Machine mods, oddities, and fix-ups #18: Motor winding connective wires, smoked

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Blog entry by Loren posted 01-17-2015 08:14 PM 1347 reads 0 times favorited 3 comments Add to Favorites Watch
« Part 17: SCMI stroke sander demo Part 18 of Machine mods, oddities, and fix-ups series no next part

Here’s part of a European c-face motor with damaged connective
wires coming off the winding. It’s rather a proprietary sort of
arrangement powering a slow-speed gearbox, so I have to figure
out how to repair the wires or have the core rewound. Ugh.

3 comments so far

View Jerry's profile


1710 posts in 1071 days

#1 posted 01-17-2015 08:23 PM

That’s an expensive proposition. You might want to consider just buying a new motor it might be cheaper in the long run.

-- There are good ships and there are wood ships, the ships that sail the sea, but the best ships are friendships and may they always be.

View EEngineer's profile


1054 posts in 3036 days

#2 posted 01-18-2015 12:44 AM

I opened your picture in a separate window and blew it up. It looks as though the only thing damaged are the connecting wires. I see no evidence of overheating or degradation of the varnish on the actual motor windings. If (and you really need to check this) that is the case, then the solution might be simple. At a minimum, I would do a quick resistance check from the motor windings to the case of the motor to make sure the varnish insulation hasn’t broken down.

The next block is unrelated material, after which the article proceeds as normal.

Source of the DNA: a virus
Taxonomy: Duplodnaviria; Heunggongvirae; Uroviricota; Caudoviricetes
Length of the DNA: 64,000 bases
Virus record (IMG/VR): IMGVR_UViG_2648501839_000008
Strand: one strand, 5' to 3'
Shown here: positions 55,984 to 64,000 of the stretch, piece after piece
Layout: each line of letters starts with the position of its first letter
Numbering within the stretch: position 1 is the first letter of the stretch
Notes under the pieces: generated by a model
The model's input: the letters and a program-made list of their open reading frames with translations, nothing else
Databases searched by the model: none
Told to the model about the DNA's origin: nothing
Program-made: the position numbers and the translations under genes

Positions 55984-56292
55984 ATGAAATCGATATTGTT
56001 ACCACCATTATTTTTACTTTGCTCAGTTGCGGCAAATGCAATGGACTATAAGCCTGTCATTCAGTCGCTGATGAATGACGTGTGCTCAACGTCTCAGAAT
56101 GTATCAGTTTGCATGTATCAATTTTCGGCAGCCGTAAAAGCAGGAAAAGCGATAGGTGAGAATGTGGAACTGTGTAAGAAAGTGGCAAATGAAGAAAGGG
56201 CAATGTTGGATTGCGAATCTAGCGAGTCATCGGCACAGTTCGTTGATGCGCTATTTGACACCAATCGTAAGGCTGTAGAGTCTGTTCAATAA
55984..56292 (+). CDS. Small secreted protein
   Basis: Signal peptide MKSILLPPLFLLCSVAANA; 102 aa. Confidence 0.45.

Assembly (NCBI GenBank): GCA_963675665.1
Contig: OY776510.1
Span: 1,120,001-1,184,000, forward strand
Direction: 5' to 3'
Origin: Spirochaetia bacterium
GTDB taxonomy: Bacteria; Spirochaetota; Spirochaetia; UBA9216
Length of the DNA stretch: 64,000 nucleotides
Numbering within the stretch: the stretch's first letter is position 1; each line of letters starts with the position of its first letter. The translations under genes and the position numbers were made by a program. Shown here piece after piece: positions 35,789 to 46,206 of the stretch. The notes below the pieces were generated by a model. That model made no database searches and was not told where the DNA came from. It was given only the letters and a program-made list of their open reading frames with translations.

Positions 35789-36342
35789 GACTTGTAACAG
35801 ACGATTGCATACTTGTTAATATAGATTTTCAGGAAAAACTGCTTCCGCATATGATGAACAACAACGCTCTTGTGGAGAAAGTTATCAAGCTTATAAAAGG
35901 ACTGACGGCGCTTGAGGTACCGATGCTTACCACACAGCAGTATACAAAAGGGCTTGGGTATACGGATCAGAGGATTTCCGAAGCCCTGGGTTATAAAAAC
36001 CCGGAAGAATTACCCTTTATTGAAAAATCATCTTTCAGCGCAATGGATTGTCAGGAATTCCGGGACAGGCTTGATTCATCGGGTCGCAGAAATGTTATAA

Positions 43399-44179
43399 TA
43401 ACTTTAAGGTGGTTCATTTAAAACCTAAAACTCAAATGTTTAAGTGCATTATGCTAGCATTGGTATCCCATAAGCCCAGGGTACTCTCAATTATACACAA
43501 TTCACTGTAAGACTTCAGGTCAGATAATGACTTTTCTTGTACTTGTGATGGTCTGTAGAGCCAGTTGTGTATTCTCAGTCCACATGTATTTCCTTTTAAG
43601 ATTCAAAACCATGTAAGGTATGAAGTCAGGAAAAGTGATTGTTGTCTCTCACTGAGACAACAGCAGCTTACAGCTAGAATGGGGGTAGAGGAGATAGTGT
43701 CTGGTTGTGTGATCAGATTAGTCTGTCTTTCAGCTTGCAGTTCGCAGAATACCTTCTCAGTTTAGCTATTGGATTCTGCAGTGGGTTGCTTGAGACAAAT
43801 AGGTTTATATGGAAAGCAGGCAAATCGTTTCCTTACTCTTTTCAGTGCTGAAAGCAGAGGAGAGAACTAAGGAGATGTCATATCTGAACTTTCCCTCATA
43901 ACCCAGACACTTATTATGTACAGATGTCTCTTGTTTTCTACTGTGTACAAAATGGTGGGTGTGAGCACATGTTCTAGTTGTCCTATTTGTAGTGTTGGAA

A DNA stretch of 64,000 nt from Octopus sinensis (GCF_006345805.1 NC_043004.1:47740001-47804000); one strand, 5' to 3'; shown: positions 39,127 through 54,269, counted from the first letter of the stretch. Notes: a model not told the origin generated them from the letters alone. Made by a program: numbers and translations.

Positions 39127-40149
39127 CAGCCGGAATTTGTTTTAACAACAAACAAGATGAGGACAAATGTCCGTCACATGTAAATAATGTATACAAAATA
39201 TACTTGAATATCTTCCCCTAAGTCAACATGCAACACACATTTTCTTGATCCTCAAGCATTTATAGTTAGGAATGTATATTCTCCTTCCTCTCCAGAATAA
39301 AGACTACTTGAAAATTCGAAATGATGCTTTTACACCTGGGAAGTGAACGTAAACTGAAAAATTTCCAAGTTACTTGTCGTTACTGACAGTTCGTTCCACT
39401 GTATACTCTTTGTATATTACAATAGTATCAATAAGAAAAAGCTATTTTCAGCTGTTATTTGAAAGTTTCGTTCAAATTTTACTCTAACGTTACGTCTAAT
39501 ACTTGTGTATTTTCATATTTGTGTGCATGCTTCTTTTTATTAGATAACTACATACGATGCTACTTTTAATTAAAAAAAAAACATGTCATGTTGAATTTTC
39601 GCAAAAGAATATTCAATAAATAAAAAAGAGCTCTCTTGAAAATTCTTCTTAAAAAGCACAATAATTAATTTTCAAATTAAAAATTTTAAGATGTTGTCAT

I have repaired damage like this to a motor. I walked the connection back to where it connects to varnished wire from the windings and replaced the degraded wire. A good solder joint and some shrink tubing and it was good to go again. I think that one is still running in my shop.

I would be concerned about why that wiring failed in the first place. In my case, it was just old age and failure of the insulation on the connecting wires. Is that round black thing to the lower left of your motor a capacitor? If so, then maybe failure of that cap led to overheating and destruction of the wires. Without a circuit diagram or some idea of what the hell they are actually doing with the motor, it is impossible to gauge the success of just replacing the bad wires.

-- "Find out what you cannot do and then go do it!"

View Loren's profile


8168 posts in 3070 days

#3 posted 01-18-2015 02:02 AM

Well, that’s good news. As a European format c-face motor
with an 11mm spindle finding an affordable replacement
could be rather tricky.

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